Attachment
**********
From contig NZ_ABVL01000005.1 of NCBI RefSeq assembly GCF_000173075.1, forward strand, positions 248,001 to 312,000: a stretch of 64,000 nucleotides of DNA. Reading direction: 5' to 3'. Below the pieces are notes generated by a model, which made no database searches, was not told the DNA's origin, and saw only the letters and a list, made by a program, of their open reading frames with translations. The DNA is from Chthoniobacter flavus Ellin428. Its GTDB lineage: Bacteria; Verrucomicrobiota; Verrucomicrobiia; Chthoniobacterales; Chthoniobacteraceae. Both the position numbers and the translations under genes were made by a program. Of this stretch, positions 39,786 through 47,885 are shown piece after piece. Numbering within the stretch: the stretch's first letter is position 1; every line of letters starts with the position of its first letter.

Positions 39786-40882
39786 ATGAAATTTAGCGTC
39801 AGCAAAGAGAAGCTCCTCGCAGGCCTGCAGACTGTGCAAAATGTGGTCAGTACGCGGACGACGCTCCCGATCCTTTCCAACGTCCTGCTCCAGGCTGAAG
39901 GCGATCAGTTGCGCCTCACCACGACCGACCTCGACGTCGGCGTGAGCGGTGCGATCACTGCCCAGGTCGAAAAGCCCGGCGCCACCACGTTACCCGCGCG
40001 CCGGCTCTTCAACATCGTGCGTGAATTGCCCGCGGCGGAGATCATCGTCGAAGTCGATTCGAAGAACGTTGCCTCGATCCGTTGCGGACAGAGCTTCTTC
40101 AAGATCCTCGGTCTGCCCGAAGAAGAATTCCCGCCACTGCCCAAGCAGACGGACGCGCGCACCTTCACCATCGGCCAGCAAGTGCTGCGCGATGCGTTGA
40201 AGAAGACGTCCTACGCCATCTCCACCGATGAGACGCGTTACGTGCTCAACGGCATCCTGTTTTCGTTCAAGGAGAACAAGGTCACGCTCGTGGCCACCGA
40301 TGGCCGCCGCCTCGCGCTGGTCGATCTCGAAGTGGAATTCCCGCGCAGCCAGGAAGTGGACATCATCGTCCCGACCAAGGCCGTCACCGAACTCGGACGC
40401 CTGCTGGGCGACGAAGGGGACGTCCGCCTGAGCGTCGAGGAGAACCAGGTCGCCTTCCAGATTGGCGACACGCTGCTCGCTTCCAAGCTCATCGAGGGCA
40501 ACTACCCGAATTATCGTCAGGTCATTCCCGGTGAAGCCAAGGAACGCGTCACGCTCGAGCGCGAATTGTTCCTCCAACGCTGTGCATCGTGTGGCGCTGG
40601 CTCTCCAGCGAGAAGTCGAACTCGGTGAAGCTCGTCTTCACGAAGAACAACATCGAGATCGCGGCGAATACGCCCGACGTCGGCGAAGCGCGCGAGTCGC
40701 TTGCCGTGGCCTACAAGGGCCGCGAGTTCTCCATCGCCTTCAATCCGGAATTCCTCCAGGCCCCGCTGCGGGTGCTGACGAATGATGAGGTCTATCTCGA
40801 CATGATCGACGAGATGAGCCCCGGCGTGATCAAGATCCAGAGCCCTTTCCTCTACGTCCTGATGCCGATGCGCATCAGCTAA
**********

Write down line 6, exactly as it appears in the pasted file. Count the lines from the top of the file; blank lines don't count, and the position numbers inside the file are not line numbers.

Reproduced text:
40001 CCGGCTCTTCAACATCGTGCGTGAATTGCCCGCGGCGGAGATCATCGTCGAAGTCGATTCGAAGAACGTTGCCTCGATCCGTTGCGGACAGAGCTTCTTC